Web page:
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Will Robinson

First Black To Coach Division I

In 1970 Robinson became the first black to coach at a Division I school when he was hired by Illinois State University to head up the school's men's basketball program. At the time, Doug Collins, an All-American player who would be selected as the number one pick in the 1972 National Basketball Association draft, was a sophomore at Illinois State. "The first time I met him, I was blown away," Collins told the Dallas Morning News in 2004. "When you looked into his eyes, you saw a dignified, honorable man. He told me, 'You have talent, and I'll take you where you want to go.' To this day, I love him as a father." Robinson coached the Redbirds from 1970 to 1975, compiling a record of 78 wins and 51 losses, without posting a losing season.

Although Robinson's charismatic personality and superior coaching skills won the respect and adoration of his players, Robinson's groundbreaking role as a black coach in the college ranks was not as readily accepted by the public. Many wondered aloud if the team would change its name from the Redbirds to the Blackbirds. Robinson had trouble getting on the schedule with other teams, and he was often verbally abused with racial slurs at away games. Additionally, officials sometimes penalized the Redbirds with unfair calls.

Tired of the continual heckling and struggles with scheduling games, Robinson left Illinois State in 1975 to join the front office of the Detroit Pistons as a scout. Although he only coached Division I basketball for five years, Robinson opened the door for other black coaches. In 1972 George Raveling was hired by Washington State University and Fred Snowden became the coach at the University of Arizona.

At a Glance...

Born on June 3, 1911, in Wadesboro, NC. Education: West Virginia State College, BA, 1937; University of Michigan, MA.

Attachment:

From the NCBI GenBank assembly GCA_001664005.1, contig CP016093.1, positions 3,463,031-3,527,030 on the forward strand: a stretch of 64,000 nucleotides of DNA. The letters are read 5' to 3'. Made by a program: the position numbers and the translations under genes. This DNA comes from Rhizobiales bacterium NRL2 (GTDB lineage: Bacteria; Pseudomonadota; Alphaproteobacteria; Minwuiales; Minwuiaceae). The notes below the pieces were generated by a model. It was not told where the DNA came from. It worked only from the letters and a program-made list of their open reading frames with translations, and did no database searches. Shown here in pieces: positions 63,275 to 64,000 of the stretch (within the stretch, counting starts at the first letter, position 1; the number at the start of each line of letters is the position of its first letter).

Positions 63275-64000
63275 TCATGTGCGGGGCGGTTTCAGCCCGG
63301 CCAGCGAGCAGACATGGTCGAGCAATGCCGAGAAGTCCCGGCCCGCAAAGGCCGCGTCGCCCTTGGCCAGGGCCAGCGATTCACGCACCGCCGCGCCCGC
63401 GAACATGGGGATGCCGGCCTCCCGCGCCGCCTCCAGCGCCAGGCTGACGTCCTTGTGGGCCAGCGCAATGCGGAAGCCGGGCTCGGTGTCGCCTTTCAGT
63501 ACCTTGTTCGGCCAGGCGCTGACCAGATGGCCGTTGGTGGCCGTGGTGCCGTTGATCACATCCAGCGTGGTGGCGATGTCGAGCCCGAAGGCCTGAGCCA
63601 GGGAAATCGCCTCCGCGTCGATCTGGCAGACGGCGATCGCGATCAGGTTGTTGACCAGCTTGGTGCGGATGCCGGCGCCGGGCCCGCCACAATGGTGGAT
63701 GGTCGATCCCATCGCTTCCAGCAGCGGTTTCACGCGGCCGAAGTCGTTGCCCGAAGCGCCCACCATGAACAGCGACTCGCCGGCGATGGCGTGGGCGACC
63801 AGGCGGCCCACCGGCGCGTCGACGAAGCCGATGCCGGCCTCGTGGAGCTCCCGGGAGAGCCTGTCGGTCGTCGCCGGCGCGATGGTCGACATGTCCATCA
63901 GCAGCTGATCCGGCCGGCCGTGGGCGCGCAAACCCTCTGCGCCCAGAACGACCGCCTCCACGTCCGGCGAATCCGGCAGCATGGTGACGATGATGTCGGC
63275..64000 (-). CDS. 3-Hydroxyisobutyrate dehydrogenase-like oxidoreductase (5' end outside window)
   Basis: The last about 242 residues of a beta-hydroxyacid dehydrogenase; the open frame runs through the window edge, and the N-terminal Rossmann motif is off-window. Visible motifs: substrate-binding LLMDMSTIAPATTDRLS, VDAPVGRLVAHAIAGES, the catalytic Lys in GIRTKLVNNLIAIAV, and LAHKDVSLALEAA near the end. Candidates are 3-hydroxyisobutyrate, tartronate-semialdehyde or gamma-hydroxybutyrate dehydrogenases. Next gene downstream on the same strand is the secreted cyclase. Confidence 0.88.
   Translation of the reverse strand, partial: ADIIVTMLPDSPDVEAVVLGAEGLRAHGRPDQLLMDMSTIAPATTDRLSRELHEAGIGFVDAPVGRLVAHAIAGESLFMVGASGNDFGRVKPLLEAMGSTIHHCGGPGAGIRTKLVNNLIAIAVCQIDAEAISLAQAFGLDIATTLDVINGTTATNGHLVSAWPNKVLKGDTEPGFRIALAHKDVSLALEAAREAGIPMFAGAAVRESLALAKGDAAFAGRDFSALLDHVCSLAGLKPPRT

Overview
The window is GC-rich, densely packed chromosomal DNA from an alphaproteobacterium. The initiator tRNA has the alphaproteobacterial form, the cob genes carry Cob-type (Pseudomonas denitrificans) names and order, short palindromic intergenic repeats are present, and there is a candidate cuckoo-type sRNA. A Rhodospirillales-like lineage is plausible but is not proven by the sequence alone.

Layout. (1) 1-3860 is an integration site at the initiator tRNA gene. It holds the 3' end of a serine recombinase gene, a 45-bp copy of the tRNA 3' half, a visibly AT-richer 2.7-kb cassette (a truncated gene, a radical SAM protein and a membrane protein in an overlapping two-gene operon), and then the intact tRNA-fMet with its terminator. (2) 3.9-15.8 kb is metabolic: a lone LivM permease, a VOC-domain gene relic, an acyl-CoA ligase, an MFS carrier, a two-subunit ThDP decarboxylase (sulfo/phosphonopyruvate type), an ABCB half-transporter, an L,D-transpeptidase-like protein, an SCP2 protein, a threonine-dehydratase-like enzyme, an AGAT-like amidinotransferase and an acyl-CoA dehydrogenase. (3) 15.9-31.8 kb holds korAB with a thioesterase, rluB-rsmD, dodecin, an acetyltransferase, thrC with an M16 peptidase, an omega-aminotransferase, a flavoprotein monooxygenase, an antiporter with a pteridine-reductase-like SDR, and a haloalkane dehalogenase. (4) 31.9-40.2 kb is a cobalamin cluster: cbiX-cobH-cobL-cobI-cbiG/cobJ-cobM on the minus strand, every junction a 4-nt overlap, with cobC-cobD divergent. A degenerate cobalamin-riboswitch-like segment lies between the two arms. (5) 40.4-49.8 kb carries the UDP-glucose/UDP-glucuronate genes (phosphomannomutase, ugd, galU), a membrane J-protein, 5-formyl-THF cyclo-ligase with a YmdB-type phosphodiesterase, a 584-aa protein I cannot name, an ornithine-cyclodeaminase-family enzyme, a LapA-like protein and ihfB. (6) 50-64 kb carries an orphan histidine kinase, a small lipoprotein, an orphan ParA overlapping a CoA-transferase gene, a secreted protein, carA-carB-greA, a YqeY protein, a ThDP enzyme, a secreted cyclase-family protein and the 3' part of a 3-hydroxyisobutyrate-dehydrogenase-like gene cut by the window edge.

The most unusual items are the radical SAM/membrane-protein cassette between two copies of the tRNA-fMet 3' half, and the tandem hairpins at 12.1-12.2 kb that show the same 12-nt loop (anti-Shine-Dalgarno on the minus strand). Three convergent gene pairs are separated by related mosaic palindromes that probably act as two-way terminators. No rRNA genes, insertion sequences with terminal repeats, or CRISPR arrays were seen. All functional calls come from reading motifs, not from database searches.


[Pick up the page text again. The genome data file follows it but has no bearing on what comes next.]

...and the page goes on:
Career: DuSable High School, Chicago, coach, 1943; Miller High School, Detroit, coach, 1944-57; Cass Technical High School, Detroit, coach, early 1960s; Pershing High School, Detroit, 1960s-1970; Illinois State University, basketball coach, 1970-75; Detroit Lions, talent scout, 1960s(?); Detroit Pistons, talent scout, assistant to the president of basketball operations, 1975-2003.

Selected awards: Redbirds Athletics (Illinois State) Hall of Fame, 1980; Michigan Sports Hall of Fame, 1982; John W. Bunn Award, James Naismith Memorial Basketball Hall of Fame, 1992; Michigan High School Coaches Hall of Fame; West Virginia State Hall of Fame.

Addresses: Office—c/o Detroit Pistons, The Palace, 2 Championship Drive, Auburn Hills, Michigan, 48326.

For the next 28 years Robinson, whose official title was assistant to president of basketball operations, scouted talent for the Detroit Pistons. His many discoveries included Joe Dumars, Dennis Rodman, and John Salley. He retired in 2003 at the age of 92 as the oldest professional basketball scout. Robinson had plenty to be proud of in his long career, but one thing brought him particular pride: "The thing I like most about my life," Robinson told the Detroit News, "is that I have been instrumental in sending over 300 men and a few women to college at no cost to themselves. That's what I'm most proud of because those are the people that make this country strong."



Daily Vidette (Indiana State University newspaper), March 18, 2003; April 23, 2003.

Dallas News, February 23, 2004.

Detroit Free Press, February 14, 2002.

Detroit News, June 6, 2001; March 20, 2002; October 29, 2003.

PR Newswire, September 29, 2003.

Sports Illustrated, November 19, 2001.


"Pistons Scout Honored for 28 Years of Service," Detroit Pistons, http://nba.com/pistons/news/pistonshonor_willrobinson_040211.html (February 18, 2005).

"Will Robinson," Illinois State University, Redbird Athletics Hall of Fame, http://www.redbirds.org/HOF/Robinson.shtml (February 18, 2005).

—Kari Bethel

Additional topics

Brief BiographiesBiographies: Dudley Randall Biography - A Poet from an Early Age to Ferrol Sams Jr BiographyWill Robinson Biography - Struggles Of A Black Athlete, The Road To Detroit, First Black To Coach Division I